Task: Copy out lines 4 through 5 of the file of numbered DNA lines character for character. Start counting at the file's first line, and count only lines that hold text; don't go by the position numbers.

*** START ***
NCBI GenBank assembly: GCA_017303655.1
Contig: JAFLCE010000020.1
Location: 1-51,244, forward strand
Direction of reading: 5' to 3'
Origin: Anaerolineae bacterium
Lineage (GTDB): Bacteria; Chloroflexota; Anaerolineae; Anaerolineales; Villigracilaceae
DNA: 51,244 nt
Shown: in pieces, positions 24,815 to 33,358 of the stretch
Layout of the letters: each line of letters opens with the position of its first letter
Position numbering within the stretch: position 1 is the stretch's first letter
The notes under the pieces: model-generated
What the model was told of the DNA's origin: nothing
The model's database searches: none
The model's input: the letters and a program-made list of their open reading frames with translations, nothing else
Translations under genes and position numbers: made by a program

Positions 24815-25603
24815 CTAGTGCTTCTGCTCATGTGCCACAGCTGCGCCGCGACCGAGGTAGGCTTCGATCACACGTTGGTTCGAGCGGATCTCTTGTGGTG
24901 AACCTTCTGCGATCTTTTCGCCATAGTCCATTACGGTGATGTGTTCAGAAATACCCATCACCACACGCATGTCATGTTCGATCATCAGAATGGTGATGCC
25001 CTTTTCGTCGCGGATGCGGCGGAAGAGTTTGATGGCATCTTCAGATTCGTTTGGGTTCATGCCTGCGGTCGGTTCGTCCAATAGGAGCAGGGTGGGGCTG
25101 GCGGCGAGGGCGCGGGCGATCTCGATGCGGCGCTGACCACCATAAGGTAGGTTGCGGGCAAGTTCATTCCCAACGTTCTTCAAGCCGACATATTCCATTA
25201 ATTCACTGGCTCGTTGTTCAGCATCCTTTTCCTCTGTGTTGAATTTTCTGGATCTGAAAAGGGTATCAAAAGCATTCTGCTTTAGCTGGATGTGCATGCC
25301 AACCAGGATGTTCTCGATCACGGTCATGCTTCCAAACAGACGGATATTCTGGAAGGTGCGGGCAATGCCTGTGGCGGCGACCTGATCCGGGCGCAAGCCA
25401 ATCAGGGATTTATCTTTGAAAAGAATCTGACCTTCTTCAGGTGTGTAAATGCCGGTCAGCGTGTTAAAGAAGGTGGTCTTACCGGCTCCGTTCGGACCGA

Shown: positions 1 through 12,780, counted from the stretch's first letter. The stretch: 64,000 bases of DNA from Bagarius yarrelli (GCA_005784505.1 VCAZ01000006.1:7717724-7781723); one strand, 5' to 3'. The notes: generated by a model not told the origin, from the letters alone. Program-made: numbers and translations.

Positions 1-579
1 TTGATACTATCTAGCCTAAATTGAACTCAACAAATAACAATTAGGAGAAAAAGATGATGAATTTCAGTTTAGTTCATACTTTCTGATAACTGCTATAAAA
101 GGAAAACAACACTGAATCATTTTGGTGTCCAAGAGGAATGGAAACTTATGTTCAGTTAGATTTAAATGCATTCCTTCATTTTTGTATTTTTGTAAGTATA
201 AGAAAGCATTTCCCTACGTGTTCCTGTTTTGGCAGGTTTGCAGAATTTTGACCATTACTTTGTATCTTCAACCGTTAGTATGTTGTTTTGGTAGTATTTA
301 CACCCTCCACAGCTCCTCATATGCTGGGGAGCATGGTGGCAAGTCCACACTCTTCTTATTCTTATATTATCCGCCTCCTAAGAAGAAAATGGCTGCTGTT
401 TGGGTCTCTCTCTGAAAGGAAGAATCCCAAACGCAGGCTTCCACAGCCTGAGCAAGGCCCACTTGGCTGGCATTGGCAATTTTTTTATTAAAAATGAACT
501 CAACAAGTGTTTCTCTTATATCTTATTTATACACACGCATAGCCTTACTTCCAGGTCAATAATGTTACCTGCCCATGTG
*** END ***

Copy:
Direction of reading: 5' to 3'
Origin: Anaerolineae bacterium